Blue Steel (1990)


Kathryn Bigelow (The Hurt Locker, Strange Days) co-writes and directs this female cop thriller starring Jamie Lee Curtis. Curtis plays a new cop on the New York streets who shoots a grocery store bandit to death. The film takes a bonkers turn when one of the witnesses hides the bad guy’s gun and starts killing innocent citizens with it. The bullets he uses have Curtis’ character’s name carved on them? Why? Don’t expect Blue Steel to lay out a sensical excuse for the guy — he’s literally just bat-shit crazy, hearing voices in his head, rubbing himself in hooker’s blood, and stalking Curtis everywhere, a la Fatal Attraction.

Blue Steel had me scratching my head in puzzlement a lot. I dig Curtis in an action movie, and I was hoping she and Bigelow were going to serve up something a little more… well, feminist. Instead, Curtis’s character falls all-too-easily in love with the crazy guy (the ever-smarmy Ron Silver) — before she knows who he is, but still. And then she later sleeps with one of her police bosses (Clancy Brown) in a scene that stretches our suspension of disbelief. I feel like certain sequences in the third act were replaced with hastily reshot footage to make the film more formulaic and familiar, but I don’t know it for a fact.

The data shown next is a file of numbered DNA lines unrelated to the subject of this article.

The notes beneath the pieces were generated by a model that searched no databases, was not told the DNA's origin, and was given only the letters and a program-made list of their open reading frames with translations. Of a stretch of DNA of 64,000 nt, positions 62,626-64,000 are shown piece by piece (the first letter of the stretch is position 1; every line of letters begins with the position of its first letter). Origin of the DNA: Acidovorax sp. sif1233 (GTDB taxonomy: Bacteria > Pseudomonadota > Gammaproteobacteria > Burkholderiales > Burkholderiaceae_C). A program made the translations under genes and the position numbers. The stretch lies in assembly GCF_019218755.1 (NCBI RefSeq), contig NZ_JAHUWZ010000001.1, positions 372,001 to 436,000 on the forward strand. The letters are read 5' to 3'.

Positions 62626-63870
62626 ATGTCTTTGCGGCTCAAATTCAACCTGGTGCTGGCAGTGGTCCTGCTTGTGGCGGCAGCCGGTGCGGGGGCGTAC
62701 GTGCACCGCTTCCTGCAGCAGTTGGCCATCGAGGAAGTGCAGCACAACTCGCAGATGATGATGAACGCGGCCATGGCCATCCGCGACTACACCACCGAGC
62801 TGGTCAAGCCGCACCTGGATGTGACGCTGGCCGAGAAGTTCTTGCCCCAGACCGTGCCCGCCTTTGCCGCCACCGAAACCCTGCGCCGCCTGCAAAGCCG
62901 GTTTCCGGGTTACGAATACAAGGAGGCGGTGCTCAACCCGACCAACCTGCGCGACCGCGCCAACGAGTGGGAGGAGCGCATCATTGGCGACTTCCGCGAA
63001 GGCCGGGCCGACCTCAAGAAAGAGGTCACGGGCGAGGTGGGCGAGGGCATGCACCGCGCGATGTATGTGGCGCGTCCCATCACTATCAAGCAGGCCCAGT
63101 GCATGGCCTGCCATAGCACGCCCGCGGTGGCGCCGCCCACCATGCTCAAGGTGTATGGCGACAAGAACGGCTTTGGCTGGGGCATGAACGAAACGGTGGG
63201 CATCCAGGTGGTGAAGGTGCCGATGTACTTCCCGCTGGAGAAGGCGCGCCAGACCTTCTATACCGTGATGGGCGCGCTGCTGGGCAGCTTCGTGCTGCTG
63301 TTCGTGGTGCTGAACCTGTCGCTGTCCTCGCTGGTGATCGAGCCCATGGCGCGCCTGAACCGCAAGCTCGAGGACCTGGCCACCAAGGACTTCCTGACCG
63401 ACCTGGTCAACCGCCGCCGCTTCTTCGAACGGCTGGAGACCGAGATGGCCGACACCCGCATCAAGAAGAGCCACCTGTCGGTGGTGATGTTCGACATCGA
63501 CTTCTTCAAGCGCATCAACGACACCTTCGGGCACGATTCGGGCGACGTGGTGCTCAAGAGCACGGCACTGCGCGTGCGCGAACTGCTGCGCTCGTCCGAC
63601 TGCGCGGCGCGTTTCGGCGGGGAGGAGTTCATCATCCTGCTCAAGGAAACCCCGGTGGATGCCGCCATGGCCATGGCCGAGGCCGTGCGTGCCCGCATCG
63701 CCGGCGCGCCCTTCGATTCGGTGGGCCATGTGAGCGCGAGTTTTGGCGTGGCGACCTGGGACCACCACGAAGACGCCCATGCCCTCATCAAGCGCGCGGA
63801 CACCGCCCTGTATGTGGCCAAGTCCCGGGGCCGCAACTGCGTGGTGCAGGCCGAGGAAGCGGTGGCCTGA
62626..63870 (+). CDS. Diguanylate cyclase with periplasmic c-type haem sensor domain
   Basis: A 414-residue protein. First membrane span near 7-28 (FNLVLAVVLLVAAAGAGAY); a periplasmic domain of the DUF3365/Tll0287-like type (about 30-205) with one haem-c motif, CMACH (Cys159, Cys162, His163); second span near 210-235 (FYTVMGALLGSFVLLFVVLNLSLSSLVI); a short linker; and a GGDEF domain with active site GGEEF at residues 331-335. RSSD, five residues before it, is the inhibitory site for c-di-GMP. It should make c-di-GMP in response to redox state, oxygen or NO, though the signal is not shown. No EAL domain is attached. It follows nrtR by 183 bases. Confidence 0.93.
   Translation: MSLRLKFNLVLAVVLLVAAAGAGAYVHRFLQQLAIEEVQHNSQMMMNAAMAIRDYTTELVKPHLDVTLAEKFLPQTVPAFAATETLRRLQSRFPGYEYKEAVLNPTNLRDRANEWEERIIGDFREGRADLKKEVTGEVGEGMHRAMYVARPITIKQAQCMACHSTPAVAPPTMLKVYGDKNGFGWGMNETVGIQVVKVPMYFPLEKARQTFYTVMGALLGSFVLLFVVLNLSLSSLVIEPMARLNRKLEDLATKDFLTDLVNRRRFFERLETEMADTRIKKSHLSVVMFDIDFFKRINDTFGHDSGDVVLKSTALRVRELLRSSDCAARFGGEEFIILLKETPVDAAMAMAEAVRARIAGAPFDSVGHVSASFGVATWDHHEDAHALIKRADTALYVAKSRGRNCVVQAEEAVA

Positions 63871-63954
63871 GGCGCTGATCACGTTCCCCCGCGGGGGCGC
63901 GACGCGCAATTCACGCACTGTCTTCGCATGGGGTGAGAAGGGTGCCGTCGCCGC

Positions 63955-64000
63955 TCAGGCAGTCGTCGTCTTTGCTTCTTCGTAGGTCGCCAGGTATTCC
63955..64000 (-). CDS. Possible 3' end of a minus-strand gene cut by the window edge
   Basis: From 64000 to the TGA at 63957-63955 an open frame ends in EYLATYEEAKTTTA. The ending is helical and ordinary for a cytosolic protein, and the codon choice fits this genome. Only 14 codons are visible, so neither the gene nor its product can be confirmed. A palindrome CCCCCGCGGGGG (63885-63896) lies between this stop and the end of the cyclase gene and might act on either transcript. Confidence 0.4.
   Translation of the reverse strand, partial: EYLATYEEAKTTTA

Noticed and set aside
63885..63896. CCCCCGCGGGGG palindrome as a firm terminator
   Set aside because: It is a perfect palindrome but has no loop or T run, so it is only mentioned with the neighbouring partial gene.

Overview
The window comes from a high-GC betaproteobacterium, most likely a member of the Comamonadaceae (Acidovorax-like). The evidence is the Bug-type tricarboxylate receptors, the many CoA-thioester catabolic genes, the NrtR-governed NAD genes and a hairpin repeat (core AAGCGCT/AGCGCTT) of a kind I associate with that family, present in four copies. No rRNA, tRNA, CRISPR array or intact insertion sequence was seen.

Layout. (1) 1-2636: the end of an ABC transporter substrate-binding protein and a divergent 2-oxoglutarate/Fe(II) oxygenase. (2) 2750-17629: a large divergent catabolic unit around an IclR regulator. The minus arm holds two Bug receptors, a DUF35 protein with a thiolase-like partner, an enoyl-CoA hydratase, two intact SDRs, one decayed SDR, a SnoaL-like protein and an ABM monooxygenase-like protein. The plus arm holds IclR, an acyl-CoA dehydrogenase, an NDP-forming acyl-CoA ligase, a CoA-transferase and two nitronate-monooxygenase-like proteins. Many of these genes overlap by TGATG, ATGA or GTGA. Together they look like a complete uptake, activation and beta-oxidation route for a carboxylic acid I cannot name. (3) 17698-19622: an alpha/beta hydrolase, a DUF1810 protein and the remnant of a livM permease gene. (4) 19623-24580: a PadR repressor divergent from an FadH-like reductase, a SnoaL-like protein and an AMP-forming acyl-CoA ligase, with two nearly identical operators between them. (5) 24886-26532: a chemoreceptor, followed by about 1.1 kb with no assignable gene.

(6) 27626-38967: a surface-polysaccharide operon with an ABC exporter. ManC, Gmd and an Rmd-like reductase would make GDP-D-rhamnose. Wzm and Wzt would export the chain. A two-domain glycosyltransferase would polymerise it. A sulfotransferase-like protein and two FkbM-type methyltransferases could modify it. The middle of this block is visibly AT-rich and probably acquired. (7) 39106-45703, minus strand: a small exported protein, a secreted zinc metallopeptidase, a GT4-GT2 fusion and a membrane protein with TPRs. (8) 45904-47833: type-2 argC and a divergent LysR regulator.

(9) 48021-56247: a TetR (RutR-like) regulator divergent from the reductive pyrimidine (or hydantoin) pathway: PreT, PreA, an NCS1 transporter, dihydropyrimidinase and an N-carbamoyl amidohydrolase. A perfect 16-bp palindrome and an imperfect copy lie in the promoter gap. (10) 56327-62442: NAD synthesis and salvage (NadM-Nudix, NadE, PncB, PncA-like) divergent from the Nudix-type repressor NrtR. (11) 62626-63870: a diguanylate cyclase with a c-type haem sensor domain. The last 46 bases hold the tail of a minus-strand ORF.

If you can overlook some bizarre turns and a villain with no coherent motivation, Blue Steel‘s not a total wash. There are a few good thriller moments, a moody score by Brad Fiedel, and beautiful night-time, shallow focus cinematography courtesy of Amir Mokri. With Elizabeth Pena, Philip Bosco, Richard Jenkins, and Louise Fletcher.

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